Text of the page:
First, a disclaimer – I did not finish this book. But please, do not take that as an indication it is a “bad” book. In all honesty, I intend on finishing it (eventually), and will certainly update this when it happens. But I only got through the first few chapters, for a few reasons.
Perhaps you did not know, but I do have polycystic ovarian syndrome and hypothyroidism. I grew frustrated with these illnesses, and had a staunch mindset on “fixing” these myself. I had a general distrust toward modern medicine, and wanted to see what energy medicine could offer. I realized that this book did not offer the “quick fix” I was looking for.
That being said, these were things I learned from reading the small portion of this book.
- Your energy matters. Perhaps not in the way that the book depicts (I am always a skeptic first), but the energy that you put out into the world, and the energy that you put toward yourself, does have an effect. If you are constantly telling yourself how old you are, or how achey you are, you are going to feel it more. If you are focusing on the negative, that is what you are going to see. What I came to realize was how incredibly mean I was being toward my body – that I was critical of it for something that really wasn’t its fault, and that I was comparing my body and my experiences to other people’s. Once I stopped being so self critical, and more loving toward myself, my body felt much better.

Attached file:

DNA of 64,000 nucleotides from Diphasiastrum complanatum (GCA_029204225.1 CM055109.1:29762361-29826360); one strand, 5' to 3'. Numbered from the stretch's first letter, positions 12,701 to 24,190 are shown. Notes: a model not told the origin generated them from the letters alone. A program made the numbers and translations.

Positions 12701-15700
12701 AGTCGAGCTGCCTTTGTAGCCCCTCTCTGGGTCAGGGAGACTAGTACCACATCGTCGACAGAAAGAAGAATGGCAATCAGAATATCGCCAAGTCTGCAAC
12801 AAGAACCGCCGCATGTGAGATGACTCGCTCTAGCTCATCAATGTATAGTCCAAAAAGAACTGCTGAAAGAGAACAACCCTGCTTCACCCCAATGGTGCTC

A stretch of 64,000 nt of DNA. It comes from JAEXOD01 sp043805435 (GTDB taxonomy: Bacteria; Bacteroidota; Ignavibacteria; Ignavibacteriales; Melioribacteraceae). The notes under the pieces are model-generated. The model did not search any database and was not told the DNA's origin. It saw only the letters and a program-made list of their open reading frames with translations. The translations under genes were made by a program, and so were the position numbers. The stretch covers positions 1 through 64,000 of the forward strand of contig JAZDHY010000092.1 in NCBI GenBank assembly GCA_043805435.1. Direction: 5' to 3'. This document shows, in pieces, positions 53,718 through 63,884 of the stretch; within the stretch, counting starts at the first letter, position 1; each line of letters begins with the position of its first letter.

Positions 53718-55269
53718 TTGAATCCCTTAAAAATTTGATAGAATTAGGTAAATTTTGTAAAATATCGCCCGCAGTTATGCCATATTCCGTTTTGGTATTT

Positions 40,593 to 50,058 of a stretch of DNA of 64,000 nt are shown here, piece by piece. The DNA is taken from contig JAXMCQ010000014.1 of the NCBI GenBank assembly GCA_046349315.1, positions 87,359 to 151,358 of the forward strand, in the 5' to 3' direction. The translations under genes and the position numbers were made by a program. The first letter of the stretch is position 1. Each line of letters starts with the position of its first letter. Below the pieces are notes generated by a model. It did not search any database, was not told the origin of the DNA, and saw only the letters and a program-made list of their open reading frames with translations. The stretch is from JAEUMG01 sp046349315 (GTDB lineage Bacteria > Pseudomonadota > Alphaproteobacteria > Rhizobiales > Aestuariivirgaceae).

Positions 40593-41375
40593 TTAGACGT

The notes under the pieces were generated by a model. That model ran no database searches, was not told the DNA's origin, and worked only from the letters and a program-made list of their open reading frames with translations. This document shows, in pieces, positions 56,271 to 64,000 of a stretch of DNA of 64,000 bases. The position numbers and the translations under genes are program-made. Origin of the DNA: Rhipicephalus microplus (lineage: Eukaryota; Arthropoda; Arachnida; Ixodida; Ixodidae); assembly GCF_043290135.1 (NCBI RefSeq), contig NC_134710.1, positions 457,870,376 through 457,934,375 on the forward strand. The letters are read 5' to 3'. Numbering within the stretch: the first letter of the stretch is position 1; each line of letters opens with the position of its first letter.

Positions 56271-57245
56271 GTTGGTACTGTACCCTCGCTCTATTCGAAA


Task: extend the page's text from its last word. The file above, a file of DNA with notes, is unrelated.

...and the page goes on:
- You only have one body to get through this life. Even if it has flaws, it is the only one you have. Cherish it. Love it. Because even if your legs have cellulite, they still carry you through the day. Even if your belly doesn’t have abs peeking through, it nourishes you and gives you energy to get through the day. Even if you don’t think your face is the “prettiest” (due to toxic media), your eyes help you to see and experience life, your ears help you hear the laughter of loved ones, and your mouth lets you talk, sing, and laugh. Your body is the vessel that brings you through every day. If you only had one car, your entire life, surely you would take care of it to the best of your ability. So why not treat yourself the same way?
Overall, I think this book has some good things to offer. I may revisit it, perhaps at a point in time where I will be more willing to accept its teachings and practice the exercises. For some, the book may be a little “much” in its claims, though it does a good job of backing claims with science where it can.
Perhaps I’ll give the book another shot, but for now it will likely get a little dusty on a shelf. I’m not saying I don’t recommend it, as I certainly see how it can be helpful to some. But I just don’t think I was ready and open for it when I chose to read it. Perhaps at another point in my life I will find it more useful?